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Fire Department FAQs

Why does a truck come to my house for a medical emergency?

  • Answer: Each Olive Branch Fire Department Engine Company has at least one certified Emergency Medical Technician on board. Firefighters can be on scene in an average of less than 6 minutes. This quick response allows for life-saving care to begin on a sick or dying patient before an ambulance arrives.

What steps are necessary to become an Olive Branch Firefighter?

  • Answer: Please see the OBFD Employment page for employment information.

Are there any volunteer positions in the OB Fire Department?

  • Answer: No, all personnel in the operations division are full-time Firefighters.

Where can I get a copy of a Fire Incident report?

  • Answer: Call Fire Administration at 662-890-7376. Tell us the incident for which you need a report. Be sure to include your name, the date of the incident, and the address of the incident.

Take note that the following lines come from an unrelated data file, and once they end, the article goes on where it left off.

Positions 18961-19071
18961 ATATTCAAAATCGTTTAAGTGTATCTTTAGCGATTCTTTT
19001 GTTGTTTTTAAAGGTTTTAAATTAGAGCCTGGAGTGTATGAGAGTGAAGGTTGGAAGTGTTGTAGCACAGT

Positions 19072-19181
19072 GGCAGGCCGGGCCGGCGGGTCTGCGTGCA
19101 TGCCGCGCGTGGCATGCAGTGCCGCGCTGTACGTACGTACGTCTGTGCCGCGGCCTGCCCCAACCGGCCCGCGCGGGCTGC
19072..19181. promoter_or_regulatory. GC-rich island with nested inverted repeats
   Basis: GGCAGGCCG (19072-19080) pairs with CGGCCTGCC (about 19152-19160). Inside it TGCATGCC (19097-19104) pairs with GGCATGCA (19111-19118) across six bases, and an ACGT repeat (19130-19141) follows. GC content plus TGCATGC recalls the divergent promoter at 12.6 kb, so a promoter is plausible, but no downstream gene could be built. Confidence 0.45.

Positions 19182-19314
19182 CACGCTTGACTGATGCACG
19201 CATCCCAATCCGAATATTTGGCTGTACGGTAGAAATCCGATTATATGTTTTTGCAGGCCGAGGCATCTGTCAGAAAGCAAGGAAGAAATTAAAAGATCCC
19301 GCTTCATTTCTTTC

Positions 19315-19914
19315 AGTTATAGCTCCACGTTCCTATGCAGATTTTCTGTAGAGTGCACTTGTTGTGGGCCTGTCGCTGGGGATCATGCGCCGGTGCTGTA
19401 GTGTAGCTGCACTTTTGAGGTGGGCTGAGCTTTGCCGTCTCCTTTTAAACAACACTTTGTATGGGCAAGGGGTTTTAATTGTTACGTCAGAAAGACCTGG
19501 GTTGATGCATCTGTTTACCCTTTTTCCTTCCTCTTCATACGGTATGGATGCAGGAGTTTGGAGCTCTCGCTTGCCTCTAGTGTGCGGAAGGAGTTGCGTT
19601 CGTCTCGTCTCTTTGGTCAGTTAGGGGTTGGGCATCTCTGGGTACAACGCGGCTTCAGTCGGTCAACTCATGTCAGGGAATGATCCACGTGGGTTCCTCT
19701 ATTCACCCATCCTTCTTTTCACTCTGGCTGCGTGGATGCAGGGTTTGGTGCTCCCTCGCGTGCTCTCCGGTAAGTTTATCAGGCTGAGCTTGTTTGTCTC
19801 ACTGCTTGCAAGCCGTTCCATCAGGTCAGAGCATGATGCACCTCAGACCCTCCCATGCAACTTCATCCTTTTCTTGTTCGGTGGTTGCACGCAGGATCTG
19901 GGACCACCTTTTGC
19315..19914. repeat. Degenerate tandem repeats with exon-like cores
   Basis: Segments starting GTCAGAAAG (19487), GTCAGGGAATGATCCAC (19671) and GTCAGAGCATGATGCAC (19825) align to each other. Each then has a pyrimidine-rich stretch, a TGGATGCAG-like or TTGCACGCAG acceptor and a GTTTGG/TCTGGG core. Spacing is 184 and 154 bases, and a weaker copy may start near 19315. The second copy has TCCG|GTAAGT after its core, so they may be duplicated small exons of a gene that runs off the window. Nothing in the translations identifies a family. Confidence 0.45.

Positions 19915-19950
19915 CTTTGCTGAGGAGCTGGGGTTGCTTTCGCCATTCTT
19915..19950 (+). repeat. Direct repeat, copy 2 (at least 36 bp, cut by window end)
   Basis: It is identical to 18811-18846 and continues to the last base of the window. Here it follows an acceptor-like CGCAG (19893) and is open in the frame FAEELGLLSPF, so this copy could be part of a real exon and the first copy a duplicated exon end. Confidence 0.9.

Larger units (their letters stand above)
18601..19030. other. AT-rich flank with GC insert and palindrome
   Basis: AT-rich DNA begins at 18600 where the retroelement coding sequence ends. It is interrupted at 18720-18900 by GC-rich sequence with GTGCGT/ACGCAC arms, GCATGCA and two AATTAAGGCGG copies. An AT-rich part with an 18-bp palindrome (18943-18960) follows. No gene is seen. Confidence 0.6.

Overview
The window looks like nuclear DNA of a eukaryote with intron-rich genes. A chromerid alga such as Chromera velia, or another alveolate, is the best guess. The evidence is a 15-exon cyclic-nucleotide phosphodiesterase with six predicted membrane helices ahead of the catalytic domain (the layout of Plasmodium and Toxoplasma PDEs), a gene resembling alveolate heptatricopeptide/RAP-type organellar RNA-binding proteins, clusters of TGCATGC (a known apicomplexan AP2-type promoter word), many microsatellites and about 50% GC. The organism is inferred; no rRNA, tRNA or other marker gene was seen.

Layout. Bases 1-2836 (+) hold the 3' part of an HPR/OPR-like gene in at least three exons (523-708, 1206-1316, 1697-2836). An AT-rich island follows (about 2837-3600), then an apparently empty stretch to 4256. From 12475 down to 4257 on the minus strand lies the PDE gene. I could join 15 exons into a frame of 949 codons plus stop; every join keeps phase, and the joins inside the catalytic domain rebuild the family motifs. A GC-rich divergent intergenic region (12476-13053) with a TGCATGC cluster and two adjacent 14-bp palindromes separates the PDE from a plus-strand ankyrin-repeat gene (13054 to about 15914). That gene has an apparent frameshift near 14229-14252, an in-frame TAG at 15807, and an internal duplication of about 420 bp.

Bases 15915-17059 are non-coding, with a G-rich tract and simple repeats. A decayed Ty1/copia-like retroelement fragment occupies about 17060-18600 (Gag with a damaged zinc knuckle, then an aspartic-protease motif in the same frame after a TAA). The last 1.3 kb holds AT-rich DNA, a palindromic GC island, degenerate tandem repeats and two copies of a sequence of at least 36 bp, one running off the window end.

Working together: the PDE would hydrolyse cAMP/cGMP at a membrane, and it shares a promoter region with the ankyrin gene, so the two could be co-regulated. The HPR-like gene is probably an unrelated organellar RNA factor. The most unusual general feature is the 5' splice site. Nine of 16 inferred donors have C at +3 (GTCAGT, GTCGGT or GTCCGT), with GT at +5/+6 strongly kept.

Whom do I call if I have a concern with Fire Department service?

  • Answer: Call Chief Johnny Eason at 662-890-7316.

Where do I find information on fire safety and public education?

  • Answer: You can visit our Fire Education pages for safety information and kids games, as well as information on fire safety in your home. Contact information is provided should you desire to speak with a Fire and Life Safety Inspector.

Can I burn my leaves and yard debris?

  • Answer: Open burning in the City of Olive Branch is not allowed except for contractors who are burning for the purpose of clearing off land for a construction project.